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Seasonal and avant-garde with the intimacy of a home: the noma in Copenhagen

BIG and Studio David Thulstrup have designed a small Danish village for owner (and chef) René Redzepi

Being at the noma in Copenhagen, which has four times been ranked number one in the “The World’s 50 Best Restaurants” list by “Restaurant” magazine, is like being in the most beautiful home in the world and enjoying one of the most unique and surprising food experiences imaginable. The intimacy of a home is what René Redzepi, the Danish owner and chef of Macedonian origin, and a promoter of “New Nordic Cuisine”, sought to evoke in his new restaurant (the first is inside a warehouse that was once used to store dried fish, salted herring, whale oil and skin), where he proposes to delight his guests with avant-garde dishes based on seasonally-available ingredients.

© Irina Boersma

To make certain that his new realm would express these qualities, Redzepi commissioned two Danish architectural teams: BIG | Bjarke Ingels Group and Studio David Thulstrup.

The former worked on the outside to design a complex of eleven buildings, each of which has a specific designated use: kitchen workshops, fermentation laboratory, rooms for the staff, greenhouses. Simple forms, warm materials, atmospheres like those of a small Danish village: the complex is immersed in nature and located near Christinia, on a lakeside in a former industrial area that has now been revitalized and is populated with bars, restaurants and creative professional firms.

The latter conceived the interiors, interpreting the chef’s intention to create a warm domestic atmosphere which can transport the guest into a relaxed dimension of wellbeing. “The key word for René was “livable”, and so – explains David Thulstrup – I envisioned a simple, direct and modern space (…). Materials play an important role in recreating the warm atmosphere that reigns over the restaurant: for example, the kitchen islands are clad in oak to create a sense of warmth”.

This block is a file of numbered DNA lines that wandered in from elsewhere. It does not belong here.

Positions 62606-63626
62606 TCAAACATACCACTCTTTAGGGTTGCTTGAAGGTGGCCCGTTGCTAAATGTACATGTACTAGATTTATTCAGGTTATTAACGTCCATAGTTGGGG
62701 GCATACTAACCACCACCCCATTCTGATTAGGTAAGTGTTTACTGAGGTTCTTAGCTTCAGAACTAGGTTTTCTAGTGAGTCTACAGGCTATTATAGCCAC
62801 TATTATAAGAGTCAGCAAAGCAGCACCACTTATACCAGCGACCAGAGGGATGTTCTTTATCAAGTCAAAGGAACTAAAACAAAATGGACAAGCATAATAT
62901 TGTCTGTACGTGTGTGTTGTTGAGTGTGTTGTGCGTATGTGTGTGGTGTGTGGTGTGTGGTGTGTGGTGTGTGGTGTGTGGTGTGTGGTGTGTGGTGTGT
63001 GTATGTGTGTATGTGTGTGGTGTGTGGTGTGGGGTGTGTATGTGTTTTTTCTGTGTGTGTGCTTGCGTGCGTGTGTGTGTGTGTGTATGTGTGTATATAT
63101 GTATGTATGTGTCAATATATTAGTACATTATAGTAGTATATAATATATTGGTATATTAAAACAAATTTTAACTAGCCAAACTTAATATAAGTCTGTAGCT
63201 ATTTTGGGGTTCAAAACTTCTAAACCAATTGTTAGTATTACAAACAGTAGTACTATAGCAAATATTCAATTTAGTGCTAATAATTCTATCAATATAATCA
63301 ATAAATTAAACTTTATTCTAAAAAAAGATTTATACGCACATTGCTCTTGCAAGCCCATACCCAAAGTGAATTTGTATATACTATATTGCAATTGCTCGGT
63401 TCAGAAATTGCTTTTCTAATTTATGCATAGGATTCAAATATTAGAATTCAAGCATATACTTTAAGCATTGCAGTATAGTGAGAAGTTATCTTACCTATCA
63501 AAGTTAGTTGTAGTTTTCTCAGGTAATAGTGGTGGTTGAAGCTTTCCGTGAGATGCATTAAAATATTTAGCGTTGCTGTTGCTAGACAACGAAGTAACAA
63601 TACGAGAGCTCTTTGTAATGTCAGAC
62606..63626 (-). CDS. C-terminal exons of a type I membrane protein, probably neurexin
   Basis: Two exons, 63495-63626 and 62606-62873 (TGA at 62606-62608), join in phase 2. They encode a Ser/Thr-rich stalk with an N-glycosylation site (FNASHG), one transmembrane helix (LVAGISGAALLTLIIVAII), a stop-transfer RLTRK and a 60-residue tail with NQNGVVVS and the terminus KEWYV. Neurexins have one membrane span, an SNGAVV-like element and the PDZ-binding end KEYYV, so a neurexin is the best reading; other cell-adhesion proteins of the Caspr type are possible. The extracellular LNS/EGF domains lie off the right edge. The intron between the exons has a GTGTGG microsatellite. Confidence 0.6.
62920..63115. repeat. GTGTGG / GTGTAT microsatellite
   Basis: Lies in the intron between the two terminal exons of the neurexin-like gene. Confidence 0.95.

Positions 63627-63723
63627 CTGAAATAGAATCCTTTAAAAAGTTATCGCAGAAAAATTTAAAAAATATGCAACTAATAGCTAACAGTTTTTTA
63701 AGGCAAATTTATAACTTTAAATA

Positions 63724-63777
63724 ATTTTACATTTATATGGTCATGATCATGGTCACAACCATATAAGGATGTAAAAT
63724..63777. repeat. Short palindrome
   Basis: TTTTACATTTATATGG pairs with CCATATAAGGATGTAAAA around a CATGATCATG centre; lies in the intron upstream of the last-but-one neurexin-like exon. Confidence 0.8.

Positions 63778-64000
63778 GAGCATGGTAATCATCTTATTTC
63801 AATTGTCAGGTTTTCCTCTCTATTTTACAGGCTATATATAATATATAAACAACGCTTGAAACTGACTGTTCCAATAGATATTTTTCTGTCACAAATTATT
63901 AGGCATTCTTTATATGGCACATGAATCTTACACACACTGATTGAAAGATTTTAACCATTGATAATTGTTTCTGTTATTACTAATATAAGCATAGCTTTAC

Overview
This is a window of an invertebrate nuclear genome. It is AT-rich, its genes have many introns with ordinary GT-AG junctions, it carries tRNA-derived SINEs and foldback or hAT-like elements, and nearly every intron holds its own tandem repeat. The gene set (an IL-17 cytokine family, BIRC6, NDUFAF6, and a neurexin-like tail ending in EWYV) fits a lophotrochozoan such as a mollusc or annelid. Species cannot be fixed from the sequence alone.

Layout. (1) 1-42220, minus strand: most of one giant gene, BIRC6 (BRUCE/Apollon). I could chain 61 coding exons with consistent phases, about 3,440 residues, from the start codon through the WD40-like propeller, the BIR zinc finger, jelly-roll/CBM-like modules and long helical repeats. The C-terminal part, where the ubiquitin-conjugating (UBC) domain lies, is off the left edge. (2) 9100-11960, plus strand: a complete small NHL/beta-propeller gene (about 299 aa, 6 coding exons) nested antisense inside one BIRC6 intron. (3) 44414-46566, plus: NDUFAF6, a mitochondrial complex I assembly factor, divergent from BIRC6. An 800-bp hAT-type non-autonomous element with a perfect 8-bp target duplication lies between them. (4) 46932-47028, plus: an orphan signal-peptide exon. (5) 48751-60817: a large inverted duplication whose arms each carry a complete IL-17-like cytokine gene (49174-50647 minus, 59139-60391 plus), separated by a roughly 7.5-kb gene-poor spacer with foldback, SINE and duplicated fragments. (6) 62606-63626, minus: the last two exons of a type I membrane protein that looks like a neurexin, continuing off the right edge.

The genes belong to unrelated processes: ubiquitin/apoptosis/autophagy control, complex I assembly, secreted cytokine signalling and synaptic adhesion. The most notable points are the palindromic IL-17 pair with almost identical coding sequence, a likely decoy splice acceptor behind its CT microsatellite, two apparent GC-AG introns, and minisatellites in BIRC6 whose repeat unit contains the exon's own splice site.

The entrance is through a simple pitched roof building, with natural oak panels cladding the ceiling and walls.

If the guests wish to take off their shoes, as many Danes customarily do when they return home – they are free to do so; the floor of the terrace is sanded so that they can feel the river stones under their feet. The dining room appears as a modern barn with enormous windows that frame the lake and landscape. Deliberately devoid of ornament, the room was designed for the constantly changing narration of noma’s seasonal menus. A second, more intimate space is dedicated to private events. And then there is the lounge, a place where guests can linger, reflect on the gourmet experience they have just enjoyed and contemplate nature out the generous windows.

Before opening noma in 2004, René Redzepi, who is now forty, consolidated his experience at the Pierre André restaurant and the Kong Hans Kæoder, both in Copenhagen, at Le Jardin des Sens in Montpellier and The French Laundry in Yountville, California, all award-winning starred restaurants. In 2011 Redzepi founded “MAD” (“food” in Danish), a non-profit organization that gathers a community of cooks, entrepreneurs, farmers and students with a social conscience, who are curious, open to change and bound by the desire to explore the future of food. In 2017 “MAD” launched “VILDMAD”, a programme and an app dedicated to those who wish to consult a digital guide on foraging, to become experts in wild herbs that may be used to cook every day.

Today the food experience that noma proposes is based on three seasonal menus, labeled “Seafood season”, “Vegetable season”, “Game and forest season”.

René Redzepi in the kitchen at noma. © Jason Loucas

The first, available from wintertime through the end of the spring, is conceived as a celebration of Scandinavian seafood; the second, offered from early summer to the beginning of spring, proposes dishes based on the vegetables grown in the restaurant garden; the third, which starts in early autumn and lasts through January, introduces meat, and more specifically game, and all the products offered by forests, such as berries, mushrooms, nuts and wild herbs.

“Our menus today are focused even more specifically on seasonal availability – explain the chefs. We decided to divide our year into three seasons, during which the menu will change radically to adapt to the raw materials available from one season to the next”. Now is the time for people who like vegetables, so over the next few months one might find, for example, “Calendula flowers with egg yolk sauce” or the “Tofu with pumpkin seeds” to name just a few. The premises for crossing the threshold into noma are a healthy dose of curiosity and openness to experiment! And if you want to prepare before sitting down at the table, read “Noma: Time and Place in Nordic Cuisine. A Work in Progress”, the book in which Redzepi presents his cooking philosophy. In the fall, a new series of books will be released for home cooking.

And if you can’t make it to Copenhagen, you can still count on the pop-up restaurant experiences that Redzepi has already tried out in Tokyo, Sydney and Tulum.


translation by Olga Barmine

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